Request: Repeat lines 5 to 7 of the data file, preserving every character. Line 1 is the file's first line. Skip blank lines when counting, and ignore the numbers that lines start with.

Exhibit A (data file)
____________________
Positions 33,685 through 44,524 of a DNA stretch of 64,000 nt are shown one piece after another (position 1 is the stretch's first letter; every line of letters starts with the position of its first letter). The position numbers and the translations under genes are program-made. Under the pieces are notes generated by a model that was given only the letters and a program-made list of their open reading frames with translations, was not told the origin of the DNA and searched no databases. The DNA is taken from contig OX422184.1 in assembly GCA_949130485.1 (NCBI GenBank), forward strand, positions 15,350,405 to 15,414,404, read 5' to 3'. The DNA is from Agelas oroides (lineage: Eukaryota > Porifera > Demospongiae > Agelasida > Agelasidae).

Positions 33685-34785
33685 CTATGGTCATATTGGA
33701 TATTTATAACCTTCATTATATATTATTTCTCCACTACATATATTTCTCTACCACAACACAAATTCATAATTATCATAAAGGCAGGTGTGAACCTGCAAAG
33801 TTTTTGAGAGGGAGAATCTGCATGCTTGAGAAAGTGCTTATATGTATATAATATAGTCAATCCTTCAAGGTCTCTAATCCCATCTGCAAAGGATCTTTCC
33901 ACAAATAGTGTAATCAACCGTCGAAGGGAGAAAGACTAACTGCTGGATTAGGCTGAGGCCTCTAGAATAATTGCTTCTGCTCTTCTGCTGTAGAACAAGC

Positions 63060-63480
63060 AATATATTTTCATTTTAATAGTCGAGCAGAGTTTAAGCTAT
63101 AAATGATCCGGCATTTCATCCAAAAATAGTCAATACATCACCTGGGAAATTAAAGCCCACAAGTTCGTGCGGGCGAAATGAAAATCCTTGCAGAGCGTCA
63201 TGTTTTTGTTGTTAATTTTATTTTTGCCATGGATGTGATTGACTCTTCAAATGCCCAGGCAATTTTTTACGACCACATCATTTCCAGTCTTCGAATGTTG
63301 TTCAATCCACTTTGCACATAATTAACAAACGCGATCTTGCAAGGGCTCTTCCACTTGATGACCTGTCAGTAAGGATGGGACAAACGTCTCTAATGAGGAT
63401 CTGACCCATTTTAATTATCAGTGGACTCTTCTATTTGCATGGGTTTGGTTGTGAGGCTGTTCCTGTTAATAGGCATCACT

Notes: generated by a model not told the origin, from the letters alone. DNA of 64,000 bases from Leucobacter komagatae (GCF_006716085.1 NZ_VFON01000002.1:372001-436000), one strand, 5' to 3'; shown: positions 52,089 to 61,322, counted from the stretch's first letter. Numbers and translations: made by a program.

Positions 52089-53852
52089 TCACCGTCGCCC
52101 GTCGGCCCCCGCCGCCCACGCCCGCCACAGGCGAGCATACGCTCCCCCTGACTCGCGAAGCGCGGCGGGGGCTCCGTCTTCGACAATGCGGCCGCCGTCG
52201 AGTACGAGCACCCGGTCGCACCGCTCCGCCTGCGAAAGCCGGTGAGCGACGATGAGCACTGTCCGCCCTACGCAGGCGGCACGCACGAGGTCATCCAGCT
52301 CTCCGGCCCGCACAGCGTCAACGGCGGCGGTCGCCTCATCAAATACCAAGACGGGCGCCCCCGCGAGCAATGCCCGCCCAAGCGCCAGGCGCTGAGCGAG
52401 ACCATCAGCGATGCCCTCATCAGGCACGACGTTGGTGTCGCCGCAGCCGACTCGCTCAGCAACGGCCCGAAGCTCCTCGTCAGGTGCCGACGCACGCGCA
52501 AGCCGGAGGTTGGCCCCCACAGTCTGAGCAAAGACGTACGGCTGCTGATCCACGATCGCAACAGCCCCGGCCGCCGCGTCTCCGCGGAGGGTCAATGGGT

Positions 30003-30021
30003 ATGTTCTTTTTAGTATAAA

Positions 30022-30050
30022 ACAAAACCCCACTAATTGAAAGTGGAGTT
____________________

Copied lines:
33801 TTTTTGAGAGGGAGAATCTGCATGCTTGAGAAAGTGCTTATATGTATATAATATAGTCAATCCTTCAAGGTCTCTAATCCCATCTGCAAAGGATCTTTCC
33901 ACAAATAGTGTAATCAACCGTCGAAGGGAGAAAGACTAACTGCTGGATTAGGCTGAGGCCTCTAGAATAATTGCTTCTGCTCTTCTGCTGTAGAACAAGC

Positions 63060-63480